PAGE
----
China deployed its vast security apparatus yesterday to snuff out commemoration of the suppression of pro-democracy protests around Tiananmen Square 25 years ago, flooding the streets with police as censors scrubbed the Internet clean of any mention of the crackdown.
Several governments, including the US, urged China to account for what happened on June 4, 1989, comments that riled Beijing, which has said the protest movement was “counter-revolutionary.”
Exiled Tibetan spiritual leader the Dalai Lama used the anniversary to call on China to embrace democracy.
China has never released a death toll for the crackdown, but estimates from human rights groups and witnesses range from several hundred to several thousand.
Taking no chances yesterday, police, soldiers and plainclothes security personnel enveloped Tiananmen Square, checking identity cards and rummaging through bags looking for any hint that people might try and sneak onto the square to commemorate the day.
Police escorted a Reuters reporter off the square, which was thronged with tourists, saying it was closed to foreign media. Police also detained another Reuters journalist for trying to report on the anniversary in one of Beijing’s university districts, releasing him after a few hours.
Public discussion of the crackdown is off-limits in China. Many young people are unaware of what happened because of years of government efforts to banish memories of the People’s Liberation Army shooting Chinese citizens.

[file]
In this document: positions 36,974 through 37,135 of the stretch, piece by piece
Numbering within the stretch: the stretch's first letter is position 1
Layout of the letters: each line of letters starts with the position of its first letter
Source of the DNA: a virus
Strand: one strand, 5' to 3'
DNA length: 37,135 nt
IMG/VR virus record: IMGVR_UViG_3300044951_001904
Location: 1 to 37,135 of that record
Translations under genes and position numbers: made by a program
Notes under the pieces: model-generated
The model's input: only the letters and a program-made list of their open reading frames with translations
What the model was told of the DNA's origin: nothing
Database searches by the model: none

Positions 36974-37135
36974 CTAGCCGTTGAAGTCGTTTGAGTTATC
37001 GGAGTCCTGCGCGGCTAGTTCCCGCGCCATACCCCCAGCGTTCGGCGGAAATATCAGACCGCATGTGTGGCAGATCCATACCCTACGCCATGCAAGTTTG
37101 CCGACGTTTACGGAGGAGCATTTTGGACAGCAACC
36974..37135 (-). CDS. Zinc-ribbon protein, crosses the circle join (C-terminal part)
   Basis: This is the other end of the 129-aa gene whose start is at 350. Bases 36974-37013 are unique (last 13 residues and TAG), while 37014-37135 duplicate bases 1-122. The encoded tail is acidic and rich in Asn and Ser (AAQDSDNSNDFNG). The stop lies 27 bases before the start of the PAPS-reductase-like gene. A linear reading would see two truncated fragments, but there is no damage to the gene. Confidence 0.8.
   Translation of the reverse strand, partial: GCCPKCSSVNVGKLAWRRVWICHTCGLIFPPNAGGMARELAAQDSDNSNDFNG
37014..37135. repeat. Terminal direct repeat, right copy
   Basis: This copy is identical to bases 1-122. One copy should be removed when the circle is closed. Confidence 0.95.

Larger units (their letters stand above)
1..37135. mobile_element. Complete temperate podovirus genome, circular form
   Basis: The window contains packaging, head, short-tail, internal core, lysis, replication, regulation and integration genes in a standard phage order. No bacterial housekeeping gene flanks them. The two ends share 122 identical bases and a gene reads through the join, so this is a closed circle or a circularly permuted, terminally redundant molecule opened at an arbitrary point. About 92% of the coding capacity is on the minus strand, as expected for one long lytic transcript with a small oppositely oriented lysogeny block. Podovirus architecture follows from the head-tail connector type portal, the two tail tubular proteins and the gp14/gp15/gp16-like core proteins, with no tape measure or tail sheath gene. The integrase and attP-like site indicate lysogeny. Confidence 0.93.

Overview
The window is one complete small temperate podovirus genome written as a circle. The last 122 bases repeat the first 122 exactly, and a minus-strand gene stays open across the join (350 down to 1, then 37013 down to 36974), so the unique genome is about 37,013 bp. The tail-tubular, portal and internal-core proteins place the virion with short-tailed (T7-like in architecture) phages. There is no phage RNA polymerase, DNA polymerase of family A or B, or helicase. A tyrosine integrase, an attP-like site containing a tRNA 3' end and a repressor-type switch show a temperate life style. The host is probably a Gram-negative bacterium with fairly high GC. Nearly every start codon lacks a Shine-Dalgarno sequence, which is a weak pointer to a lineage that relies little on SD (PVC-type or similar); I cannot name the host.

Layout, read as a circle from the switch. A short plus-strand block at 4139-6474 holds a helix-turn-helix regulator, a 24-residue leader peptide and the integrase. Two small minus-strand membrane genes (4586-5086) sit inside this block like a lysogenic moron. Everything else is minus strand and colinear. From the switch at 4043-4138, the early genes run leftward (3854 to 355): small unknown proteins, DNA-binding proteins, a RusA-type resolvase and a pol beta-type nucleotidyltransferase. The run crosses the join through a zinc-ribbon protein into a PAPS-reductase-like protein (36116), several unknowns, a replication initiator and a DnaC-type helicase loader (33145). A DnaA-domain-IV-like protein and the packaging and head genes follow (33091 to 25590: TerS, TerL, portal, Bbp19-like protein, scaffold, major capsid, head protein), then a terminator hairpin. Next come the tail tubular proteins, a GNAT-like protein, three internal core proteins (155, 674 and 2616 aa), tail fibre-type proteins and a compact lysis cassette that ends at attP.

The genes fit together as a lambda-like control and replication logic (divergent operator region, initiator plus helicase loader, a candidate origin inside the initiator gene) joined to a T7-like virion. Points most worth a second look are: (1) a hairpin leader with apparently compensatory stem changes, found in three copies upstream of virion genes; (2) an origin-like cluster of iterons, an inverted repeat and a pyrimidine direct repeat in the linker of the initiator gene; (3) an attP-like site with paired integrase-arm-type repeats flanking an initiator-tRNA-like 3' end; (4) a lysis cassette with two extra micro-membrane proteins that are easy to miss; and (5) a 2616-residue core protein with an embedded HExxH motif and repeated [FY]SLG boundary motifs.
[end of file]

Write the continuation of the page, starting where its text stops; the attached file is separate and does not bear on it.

Meanwhile, tens of thousands gathered in Hong Kong yesterday to remember the Tiananmen dead.
“Vindicate 6/4,” crowds shouted, waving banners, as the somber candle-lit vigil began in Victoria Park.
Lights were turned out as elderly and young alike raised their candles in the dark.
The names of those who died in Beijing on June 4, 1989, were read out over loudspeakers.
People bowed to pay their respects as film footage of the event was shown on large screens.
“This event must be instilled in everyone’s heart, we can’t let time dilute this event,” said Anna Lau, a 19-year-old student.
Among the crowds packing Victoria Park were many from China.
“I came here to take part in this vigil, because in China we don’t have any rights or freedoms ... so to express my views I have to come to Hong Kong,” said Huang Waicheng, a 35-year-old engineer from Shenzhen. “In China, there are too few people that know about [the crackdown].”
A 52-year-old businessman from Guangdong Province brought his son to the vigil.
“Freedom for the whole Chinese nation ought to be the country’s ultimate goal. It’s a good thing that some people still remember [the movement],” said the man, surnamed Li, who declined to give his full name.
Meanwhile, about 80 academics from 12 countries penned an open letter to Chinese President Xi Jinping (習近平) yesterday, pressing for the release of five people taken away in China last month after attending a private seminar discussing the crackdown, including prominent human rights lawyer Pu Zhiqiang (浦志強).
Additional reporting by AFP